"We spoke about the fact that Lithuania could contribute to the diversification of (Belarus’) energy supplies and we could do so by using own capacities or in cooperation with Poland," Linkevicius told BNS after the meeting.
"We could hardly expect many answers, but it seemed to me that there was interest," he said by phone from New York.
Vilnius considers proposing that Belarus import oil via Lithuania to help it reduce its dependence on Russian energy resources.
Both ministers are in New York for the UN General Assembly.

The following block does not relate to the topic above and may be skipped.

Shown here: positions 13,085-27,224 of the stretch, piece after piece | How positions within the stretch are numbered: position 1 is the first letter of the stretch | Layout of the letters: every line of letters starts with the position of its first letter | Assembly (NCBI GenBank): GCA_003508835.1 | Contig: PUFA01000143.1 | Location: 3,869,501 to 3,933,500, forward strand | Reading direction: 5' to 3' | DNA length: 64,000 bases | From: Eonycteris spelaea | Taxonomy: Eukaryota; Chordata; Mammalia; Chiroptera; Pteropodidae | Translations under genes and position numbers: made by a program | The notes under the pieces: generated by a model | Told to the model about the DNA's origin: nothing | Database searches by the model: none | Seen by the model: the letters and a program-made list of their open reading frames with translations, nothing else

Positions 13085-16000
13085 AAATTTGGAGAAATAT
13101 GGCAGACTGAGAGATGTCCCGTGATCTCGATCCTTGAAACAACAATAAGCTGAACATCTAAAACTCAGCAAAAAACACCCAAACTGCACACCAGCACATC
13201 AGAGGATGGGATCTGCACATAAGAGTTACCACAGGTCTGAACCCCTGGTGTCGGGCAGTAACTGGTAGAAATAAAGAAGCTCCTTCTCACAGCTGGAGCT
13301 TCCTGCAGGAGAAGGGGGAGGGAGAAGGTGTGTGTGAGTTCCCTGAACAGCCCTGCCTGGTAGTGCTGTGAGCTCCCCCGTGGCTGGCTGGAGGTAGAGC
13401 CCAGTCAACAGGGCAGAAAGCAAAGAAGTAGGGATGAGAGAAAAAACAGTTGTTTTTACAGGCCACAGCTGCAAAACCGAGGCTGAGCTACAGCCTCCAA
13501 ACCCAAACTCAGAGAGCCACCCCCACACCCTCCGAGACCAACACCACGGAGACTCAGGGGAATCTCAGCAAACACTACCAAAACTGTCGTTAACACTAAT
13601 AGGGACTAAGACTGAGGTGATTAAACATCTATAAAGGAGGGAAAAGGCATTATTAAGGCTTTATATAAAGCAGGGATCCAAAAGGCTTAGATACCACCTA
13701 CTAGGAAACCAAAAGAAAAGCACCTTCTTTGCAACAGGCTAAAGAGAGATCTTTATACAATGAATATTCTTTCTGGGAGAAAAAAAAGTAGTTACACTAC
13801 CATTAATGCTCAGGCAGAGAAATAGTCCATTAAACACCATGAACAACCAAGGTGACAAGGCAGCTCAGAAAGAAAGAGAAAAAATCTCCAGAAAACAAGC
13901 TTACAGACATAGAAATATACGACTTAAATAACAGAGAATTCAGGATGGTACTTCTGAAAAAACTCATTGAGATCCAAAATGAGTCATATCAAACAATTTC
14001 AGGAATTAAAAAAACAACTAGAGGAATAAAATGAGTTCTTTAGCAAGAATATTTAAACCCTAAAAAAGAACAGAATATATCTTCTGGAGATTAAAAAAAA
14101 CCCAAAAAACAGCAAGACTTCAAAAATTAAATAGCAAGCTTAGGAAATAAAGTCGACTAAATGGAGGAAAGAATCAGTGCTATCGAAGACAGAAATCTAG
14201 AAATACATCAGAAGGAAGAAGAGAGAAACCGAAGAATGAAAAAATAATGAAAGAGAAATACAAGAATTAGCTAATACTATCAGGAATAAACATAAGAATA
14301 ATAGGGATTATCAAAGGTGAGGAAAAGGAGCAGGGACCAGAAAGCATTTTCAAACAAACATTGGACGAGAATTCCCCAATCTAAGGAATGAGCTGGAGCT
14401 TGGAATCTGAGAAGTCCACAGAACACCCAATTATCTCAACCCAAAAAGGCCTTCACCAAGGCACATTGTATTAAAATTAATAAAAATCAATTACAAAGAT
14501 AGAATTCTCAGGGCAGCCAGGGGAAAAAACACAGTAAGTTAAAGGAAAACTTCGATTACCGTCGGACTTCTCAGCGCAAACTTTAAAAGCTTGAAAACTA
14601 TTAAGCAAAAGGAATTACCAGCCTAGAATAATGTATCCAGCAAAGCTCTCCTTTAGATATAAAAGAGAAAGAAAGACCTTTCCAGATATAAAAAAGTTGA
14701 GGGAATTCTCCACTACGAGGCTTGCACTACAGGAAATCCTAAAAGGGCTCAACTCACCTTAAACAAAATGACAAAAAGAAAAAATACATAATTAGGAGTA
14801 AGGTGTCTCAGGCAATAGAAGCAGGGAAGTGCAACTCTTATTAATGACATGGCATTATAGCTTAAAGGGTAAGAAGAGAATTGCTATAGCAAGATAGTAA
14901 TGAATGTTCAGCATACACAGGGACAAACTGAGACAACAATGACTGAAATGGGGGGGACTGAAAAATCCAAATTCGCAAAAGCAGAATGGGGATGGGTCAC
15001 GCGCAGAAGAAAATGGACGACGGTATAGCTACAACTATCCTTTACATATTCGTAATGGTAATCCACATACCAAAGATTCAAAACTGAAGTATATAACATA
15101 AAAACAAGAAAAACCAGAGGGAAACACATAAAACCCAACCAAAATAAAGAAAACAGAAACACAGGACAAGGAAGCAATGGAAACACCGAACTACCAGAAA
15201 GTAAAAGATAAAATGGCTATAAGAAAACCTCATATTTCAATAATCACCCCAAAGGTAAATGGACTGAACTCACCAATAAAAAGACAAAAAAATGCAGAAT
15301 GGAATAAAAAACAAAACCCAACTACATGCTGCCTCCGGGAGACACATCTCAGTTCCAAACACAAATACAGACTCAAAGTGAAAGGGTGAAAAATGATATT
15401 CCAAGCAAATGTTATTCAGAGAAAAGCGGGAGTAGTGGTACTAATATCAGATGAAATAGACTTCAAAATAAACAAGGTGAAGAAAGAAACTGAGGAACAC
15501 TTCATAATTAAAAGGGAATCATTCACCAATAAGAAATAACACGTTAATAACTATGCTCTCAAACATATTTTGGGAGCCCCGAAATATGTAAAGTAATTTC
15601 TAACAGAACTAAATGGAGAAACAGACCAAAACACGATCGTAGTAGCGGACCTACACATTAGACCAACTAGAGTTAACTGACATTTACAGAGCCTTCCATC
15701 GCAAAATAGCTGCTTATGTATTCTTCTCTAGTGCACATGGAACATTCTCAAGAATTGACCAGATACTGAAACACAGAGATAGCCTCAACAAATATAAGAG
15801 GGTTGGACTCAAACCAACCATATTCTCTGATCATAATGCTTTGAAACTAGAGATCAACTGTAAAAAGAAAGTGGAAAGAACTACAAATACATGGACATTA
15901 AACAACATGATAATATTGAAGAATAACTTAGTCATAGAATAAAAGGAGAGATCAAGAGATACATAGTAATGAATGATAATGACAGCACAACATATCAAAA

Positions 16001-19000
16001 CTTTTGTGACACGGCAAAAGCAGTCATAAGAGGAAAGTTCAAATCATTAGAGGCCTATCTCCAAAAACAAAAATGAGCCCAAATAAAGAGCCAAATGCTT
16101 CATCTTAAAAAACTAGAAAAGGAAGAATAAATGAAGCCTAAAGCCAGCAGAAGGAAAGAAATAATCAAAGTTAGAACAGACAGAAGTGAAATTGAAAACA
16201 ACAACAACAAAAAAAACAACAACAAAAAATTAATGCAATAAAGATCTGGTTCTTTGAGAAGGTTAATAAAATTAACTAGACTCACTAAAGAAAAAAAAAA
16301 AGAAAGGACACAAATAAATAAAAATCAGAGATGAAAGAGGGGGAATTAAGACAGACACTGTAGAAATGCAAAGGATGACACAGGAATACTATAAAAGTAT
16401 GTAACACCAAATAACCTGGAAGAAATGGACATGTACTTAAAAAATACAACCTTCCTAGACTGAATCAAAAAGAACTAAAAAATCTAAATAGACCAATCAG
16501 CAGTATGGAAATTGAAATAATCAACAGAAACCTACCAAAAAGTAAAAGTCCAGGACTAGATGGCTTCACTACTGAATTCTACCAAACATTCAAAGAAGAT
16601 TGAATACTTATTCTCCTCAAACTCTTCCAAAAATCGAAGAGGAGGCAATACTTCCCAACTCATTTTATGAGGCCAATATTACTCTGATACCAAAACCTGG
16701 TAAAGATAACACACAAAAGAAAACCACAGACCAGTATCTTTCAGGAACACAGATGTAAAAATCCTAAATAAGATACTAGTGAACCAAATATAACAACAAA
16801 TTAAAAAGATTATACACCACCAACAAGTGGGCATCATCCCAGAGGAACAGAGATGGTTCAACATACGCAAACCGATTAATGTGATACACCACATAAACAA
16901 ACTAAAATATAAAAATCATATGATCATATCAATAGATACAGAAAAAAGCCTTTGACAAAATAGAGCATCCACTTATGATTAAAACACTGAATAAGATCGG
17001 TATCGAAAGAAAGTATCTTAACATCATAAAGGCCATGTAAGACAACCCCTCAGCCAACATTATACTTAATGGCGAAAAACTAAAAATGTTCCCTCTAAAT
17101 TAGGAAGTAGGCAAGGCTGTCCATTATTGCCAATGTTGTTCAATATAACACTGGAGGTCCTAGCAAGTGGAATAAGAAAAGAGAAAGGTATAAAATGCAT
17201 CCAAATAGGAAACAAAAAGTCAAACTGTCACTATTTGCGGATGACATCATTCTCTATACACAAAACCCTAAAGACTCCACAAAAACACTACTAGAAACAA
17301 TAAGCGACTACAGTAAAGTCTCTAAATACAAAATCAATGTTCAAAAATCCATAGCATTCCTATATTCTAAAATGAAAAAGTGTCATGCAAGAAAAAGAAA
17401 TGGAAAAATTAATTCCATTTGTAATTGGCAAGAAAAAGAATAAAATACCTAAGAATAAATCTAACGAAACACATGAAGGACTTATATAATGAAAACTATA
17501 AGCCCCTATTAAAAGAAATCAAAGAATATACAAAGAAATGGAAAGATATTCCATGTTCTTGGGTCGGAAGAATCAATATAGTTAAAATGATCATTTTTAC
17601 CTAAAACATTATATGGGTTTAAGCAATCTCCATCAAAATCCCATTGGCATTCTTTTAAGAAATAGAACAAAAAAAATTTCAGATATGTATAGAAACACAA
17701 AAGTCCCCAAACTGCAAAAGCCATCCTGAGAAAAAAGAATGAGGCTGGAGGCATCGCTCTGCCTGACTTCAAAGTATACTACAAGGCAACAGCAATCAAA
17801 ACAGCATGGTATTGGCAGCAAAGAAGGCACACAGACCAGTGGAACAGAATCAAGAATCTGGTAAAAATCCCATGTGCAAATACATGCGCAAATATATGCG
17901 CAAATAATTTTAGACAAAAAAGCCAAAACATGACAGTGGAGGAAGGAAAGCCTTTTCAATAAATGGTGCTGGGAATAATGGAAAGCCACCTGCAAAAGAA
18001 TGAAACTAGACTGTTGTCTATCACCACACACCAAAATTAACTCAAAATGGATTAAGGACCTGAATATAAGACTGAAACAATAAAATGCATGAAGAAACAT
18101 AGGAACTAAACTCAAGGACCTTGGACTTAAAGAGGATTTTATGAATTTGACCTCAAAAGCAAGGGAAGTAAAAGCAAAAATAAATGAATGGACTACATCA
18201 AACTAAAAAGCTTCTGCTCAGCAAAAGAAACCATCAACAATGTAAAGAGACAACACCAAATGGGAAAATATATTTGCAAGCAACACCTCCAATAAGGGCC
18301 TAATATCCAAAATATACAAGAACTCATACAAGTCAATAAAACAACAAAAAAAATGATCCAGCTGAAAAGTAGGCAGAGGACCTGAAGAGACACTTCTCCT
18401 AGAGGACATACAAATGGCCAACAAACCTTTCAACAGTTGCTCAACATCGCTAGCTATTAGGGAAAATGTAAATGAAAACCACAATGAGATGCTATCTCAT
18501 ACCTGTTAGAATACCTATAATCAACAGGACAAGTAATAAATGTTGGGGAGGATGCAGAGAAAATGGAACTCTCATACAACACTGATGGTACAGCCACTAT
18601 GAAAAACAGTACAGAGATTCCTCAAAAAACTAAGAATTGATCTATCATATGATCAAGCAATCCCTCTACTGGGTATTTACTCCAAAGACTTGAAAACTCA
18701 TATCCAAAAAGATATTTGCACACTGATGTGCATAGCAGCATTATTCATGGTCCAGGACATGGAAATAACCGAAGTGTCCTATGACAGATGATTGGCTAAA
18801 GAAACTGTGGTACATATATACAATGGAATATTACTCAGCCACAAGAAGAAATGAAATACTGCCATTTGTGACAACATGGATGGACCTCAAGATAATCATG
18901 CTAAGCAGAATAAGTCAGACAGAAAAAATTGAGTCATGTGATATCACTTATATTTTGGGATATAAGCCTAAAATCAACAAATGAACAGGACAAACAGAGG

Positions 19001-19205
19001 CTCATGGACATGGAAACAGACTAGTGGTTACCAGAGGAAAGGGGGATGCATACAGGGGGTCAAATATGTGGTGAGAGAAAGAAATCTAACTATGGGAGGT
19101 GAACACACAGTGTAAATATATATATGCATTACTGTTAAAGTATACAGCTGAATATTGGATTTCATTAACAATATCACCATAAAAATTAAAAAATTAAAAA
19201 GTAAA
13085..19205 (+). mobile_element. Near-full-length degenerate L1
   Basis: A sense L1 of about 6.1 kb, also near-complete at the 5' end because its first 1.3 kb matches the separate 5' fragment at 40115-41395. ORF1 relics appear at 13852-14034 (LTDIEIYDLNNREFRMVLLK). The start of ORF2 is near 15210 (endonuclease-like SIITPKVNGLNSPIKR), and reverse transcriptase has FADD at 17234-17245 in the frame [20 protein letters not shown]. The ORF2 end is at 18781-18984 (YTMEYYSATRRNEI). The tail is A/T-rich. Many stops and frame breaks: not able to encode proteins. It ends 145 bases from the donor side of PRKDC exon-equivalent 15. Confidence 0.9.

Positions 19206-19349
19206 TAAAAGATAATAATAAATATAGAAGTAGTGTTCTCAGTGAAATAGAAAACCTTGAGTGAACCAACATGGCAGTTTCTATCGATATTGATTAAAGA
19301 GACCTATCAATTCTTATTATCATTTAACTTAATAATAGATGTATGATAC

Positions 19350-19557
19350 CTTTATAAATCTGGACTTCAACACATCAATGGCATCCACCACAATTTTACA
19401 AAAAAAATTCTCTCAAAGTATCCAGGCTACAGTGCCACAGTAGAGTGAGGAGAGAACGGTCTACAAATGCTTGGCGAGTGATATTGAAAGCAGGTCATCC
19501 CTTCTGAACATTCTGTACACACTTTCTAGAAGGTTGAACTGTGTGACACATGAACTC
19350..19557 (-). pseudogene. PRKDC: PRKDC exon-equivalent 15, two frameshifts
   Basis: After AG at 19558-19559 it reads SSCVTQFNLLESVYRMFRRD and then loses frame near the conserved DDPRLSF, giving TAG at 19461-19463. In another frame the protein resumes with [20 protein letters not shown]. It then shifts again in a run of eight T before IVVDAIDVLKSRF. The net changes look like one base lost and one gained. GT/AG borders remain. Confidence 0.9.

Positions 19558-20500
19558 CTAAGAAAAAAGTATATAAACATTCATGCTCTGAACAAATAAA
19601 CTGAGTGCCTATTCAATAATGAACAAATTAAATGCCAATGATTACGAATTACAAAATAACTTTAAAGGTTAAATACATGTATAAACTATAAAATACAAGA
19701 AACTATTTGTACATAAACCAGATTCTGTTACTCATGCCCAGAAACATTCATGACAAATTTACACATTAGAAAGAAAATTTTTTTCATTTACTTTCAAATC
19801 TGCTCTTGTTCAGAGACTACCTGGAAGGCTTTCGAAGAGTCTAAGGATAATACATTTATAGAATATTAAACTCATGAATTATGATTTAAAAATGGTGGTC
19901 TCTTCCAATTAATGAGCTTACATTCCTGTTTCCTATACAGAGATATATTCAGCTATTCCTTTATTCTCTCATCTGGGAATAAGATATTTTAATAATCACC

Their meeting came after Gitanas Nauseda, who was sworn in as Lithuanian president in July, said that he would seek to gradually reopen dialog with Belarus.
According to Linkevicius, Moscow’s influence on Belarus is clearly increasing.
"We are interested in Belarus retaining its sovereignty, as far as it is possible (...)," Lithuania's chief diplomat said. "I believe that dialog between Belarus and the European Union should also help mitigate the situation that is now emerging."
"The absence of dialogue would benefit Russia, but not the European Union, Lithuania and, as a matter of fact, Belarus itself," he added.
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